What’s important to keep in mind is that these needs — primary, secondary, and tertiary — have changed, especially due to the pandemic. People have become more altruistic, caring less about themselves and more about the ones around them. Thus, newsrooms need to produce stories that cater to these needs and help people become more socially conscious. Responding to the audience’s needs also prepares newsrooms to better strategise the kind of impact they want to create with their reporting.

3. Capture and showcase the impact

Impact Measurement Matrix by AKAS
Impact Measurement Matrix by AKAS

What does impact mean for newsrooms? In its simplest definition, it means causing change. The ability of journalism is to bring real social change. However, there is an increasing disconnect between the actual impact created by news stories and the audience perception of this impact. Explaining why this disconnect exists, our bootcamp trainer and founder of AKAS, Richard Addy, said, “we are not telling the story of the impact and the difference created well enough.”

So how can newsrooms systematically capture the impact of the work they are doing?

Below is an impact framework developed by AKAS which is being widely used to measure the success of stories:

1. Strategic input: The most important questions you discuss with your team are: What do you want to change? How much? Who is the audience you are doing it for and is it possible to measure it?

2. Content: Content is key, but what’s important is how well you are capturing what you are doing. Record the stories you do, categorise your stories- gender, conflict, solutions journalism etc. Track the number of social media posts regularly and engage with people commenting on your posts.

3. Short-term outcome: The reach where you track web, social media, newsletter and other engagement performance. Each social media has its own tools to measure metrics in addition to sophisticated tools like Chartbeat, Talkwalker, Pulsar and Impact Architect’s Impact Tracker.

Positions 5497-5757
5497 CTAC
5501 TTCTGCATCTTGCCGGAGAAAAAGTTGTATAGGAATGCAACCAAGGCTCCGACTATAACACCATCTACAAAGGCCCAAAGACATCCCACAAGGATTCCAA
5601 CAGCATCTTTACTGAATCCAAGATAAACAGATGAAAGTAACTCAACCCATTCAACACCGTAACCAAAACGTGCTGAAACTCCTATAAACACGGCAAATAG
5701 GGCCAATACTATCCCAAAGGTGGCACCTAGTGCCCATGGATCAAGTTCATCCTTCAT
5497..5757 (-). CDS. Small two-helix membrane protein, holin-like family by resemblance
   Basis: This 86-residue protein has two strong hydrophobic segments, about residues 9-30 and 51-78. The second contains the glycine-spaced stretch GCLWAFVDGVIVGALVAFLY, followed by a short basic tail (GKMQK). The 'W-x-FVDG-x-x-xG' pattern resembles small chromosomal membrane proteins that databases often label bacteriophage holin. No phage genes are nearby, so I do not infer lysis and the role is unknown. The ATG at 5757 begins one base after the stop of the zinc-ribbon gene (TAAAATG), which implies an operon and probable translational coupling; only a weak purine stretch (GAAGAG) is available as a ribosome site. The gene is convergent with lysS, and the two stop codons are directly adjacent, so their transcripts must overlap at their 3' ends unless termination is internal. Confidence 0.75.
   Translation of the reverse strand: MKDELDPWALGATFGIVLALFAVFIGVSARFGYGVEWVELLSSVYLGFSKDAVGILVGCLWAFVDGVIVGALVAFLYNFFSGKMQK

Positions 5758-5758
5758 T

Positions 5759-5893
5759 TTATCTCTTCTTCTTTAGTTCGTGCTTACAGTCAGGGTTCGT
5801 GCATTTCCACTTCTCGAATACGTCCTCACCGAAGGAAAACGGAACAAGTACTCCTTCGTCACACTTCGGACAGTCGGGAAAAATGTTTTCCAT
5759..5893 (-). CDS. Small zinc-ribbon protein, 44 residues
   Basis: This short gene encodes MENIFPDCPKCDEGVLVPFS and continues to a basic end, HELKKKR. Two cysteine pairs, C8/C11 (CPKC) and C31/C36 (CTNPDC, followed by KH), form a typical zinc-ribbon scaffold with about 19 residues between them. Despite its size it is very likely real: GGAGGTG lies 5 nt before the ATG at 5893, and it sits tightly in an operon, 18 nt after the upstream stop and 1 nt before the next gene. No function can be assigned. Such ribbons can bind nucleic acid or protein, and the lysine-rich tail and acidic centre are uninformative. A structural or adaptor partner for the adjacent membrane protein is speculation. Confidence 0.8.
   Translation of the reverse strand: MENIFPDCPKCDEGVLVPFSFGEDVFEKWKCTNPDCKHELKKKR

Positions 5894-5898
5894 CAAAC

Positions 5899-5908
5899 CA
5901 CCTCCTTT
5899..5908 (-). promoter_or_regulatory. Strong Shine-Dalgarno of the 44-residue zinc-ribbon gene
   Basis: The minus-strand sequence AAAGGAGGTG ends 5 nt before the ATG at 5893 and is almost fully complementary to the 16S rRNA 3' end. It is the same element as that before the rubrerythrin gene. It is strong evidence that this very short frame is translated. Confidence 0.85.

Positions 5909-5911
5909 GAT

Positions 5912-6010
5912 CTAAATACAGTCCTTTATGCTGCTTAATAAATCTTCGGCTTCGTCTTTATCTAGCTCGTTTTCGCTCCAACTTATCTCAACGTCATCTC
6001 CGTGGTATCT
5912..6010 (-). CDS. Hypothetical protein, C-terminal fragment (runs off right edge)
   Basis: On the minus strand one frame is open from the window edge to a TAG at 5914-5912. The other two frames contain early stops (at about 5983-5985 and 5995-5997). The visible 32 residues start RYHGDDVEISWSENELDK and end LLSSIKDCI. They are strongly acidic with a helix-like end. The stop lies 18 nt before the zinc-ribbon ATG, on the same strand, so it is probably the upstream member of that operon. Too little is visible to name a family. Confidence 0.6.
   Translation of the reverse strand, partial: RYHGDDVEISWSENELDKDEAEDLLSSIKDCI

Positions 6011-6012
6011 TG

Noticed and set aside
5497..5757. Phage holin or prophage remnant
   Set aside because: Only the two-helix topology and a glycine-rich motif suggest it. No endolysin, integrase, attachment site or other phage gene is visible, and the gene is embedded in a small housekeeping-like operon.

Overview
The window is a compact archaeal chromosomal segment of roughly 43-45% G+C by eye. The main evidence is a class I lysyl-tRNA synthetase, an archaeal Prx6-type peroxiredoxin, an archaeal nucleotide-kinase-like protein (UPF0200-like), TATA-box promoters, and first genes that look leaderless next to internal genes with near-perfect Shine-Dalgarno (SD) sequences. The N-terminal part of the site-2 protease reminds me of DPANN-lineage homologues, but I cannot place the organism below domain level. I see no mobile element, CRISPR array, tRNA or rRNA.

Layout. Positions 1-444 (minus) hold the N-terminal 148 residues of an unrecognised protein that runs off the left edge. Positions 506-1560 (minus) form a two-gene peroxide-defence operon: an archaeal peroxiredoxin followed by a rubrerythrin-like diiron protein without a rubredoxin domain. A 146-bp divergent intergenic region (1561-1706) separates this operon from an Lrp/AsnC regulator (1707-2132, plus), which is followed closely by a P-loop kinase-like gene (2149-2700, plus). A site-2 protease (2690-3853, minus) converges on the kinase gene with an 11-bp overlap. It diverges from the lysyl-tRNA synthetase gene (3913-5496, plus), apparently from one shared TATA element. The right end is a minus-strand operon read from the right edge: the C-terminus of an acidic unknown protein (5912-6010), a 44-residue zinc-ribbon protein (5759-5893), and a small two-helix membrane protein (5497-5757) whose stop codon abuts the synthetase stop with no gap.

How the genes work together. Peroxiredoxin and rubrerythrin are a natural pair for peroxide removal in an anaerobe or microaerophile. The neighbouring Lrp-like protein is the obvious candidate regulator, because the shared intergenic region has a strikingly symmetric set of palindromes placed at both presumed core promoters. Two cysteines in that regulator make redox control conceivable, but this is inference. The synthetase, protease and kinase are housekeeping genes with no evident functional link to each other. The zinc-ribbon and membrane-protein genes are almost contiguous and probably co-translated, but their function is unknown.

4. Audience impact: Has your audience changed its opinion about a topic you reported on and has become more knowledgeable? To get information about this, make sure to collect audience feedback regularly and consider surveying audiences and subscribers directly. Tools as simple as Survey Monkey and Google Trends can be used here.

5. Influencers impact: Have you managed to reach influencers, other media or got an award for your story? Influencers can include NGOs, international organisations, charities, policy makers, corporates, academics or even other media and activists. Choose which of these parties you would like to engage with. Tools like Pulsar, Impact Tracker, Ahrefs search the web to see whether other institutions are linking to your work.

6. Decision-makers impact: Are there new policies being implemented or are companies changing their approaches due to your reporting? Track those changes. Use the same tools you would use for measuring influencers impact to know which decision maker is linking or engaging with your content.

7. Impact learning: Is there something you, as a newsroom, have learned? Have a facilitated discussion with your team on how your journalism can reach places it hasn’t reached before.

8. Strategic impact: Can you use the above learning to create a strategic impact? How has your brand been enhanced? Did you have a goal of increasing revenue or generating subscribers? Has that been achieved?

Newsrooms can choose to use simple tools like spreadsheets or more advanced solutions like the Impact Tracker. However, what’s most important is the discipline of capturing what change they want to bring in. Therefore, regularly monitoring all aspects of measuring impact is key.

With all the tips above, newsrooms need to be ambitious and innovative in reaching their audiences and for setting targets to achieve the desired impact. The more ambitious they are, the more they will achieve.

For further resources on community engagement, check out these insightful and inspirational reports from organisations and people experimenting with engaged journalism in Europe. These case studies have been compiled as part of the Engaged Journalism Accelerator, a programme run by the European Journalism Centre that delivered grant funding, coaching, mentoring, resources and events to support engaged journalism in European news organisations.